It’s complicated. One night Ewan, the perfect baby of perfect parents, is replaced by a changeling  with catastrophic results. Elsewhere, a lonely Colby is offered wishes by a genie. He opts to see all the magical beings in the world, despite the genie warning him against this choice. Eventually Ewan, Colby and the changeling, now known as Knock, come together in the Limestone Kingdom — a magical world outside Austin, Texas.

It is here that Colby learns about Ewan’s fate and resolves to change it. This turns out to be something of a life-long process that sets them both apart from others.

If you care to know more about Cargill (who is also a screenwriter and film critic), click here.

 

Life After Life

Tuesday, April 16th, 2013

By Kate Atkinson

The Short Take:

This is the best book I have read this year. A book about a baby/girl/woman who repeatedly dies and then is reborn into some slight variation of her old life might not sound like a brilliant read, but it is.

Why?

Set largely in England, between the two great wars, this highly-readable novel basically embraces the concept of the “do over.” If things aren’t going right the first time, you can try, try again. But it is not a book version of the Bill Murray comedy, “Groundhog Day.” Each subsequent life is not necessarily better or worse, they’re just different.

Ursula, the protagonist, has a sense of her previous lives as a child; something her family’s superstitious maid calls second sight, and which her mother categorically refuses to believe. Sometimes Ursula takes actions to change fate, sometimes things just change on their own.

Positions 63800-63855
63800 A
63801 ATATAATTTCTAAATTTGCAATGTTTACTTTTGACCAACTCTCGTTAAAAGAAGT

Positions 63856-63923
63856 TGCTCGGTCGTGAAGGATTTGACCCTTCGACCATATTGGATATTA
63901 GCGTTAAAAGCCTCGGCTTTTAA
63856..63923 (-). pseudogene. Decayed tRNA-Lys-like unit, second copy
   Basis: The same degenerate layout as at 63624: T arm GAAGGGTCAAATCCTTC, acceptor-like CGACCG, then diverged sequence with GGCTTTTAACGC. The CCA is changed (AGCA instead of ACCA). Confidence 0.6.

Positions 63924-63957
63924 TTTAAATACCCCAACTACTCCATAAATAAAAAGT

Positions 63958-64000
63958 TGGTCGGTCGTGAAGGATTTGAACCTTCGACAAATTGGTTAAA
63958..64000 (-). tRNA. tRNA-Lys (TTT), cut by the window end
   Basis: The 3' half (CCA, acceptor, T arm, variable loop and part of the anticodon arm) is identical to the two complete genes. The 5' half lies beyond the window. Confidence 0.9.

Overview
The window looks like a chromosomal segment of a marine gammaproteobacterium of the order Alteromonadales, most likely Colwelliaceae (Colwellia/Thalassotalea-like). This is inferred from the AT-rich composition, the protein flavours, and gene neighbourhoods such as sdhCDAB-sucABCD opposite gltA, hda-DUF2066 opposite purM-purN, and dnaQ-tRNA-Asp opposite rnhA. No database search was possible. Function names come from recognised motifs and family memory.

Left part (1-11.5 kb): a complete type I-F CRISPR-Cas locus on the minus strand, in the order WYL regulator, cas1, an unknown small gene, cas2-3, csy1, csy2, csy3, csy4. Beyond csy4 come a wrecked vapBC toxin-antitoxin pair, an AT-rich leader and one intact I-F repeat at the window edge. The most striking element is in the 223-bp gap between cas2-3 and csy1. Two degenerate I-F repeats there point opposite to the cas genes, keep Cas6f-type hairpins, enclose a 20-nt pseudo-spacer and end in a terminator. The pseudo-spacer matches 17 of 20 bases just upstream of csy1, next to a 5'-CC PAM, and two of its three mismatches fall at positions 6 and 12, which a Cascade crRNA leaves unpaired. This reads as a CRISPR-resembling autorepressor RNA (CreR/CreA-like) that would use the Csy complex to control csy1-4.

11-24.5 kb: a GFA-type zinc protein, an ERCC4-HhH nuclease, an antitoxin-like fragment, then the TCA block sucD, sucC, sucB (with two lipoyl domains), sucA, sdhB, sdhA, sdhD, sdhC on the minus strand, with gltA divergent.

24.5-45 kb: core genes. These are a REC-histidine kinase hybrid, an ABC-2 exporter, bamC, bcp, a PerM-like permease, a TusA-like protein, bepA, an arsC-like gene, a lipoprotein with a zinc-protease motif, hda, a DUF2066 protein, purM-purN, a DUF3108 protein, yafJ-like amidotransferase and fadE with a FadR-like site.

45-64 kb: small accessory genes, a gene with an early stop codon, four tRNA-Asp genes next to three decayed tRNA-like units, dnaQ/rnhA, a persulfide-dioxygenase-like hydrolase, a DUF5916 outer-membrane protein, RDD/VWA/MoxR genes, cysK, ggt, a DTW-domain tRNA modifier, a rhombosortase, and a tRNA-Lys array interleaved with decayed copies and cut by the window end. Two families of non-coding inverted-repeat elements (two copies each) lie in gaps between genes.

This might sound tedious, but the book is so fascinatingly written, the characters so interesting, and the pain of life during and after the war years so clearly depicted that you are swept up, through, and away.

This is no mere fantasy. It is so much richer than that. At one point, the child Ursula is sent to an psychiatrist who shares with her enlightening doses of philosophy and religion. These themes appear repeatedly throughout the book. Life After Life gives you much to think about and much to enjoy. That’s a double helping of good reading.

A Little Plot:

Born on a snowy night when the doctor can’t get through, Ursula is born strangled by her own umbilical cord. Born on a snowy night that the doctor bravely gets through, the cord is cut and Ursula lives.

This is how the books works. However, you’ll be glad to know that you don’t start with that snowy night each time (even though Ursula does). Instead you work your way through Ursula’s lives, her mistakes, her deaths, her careers, her good and bad choices; up to the point at which she wonders if it’s possible to take an action that could result in saving millions of lives.

For more about Kate Atkinson and her books, click here.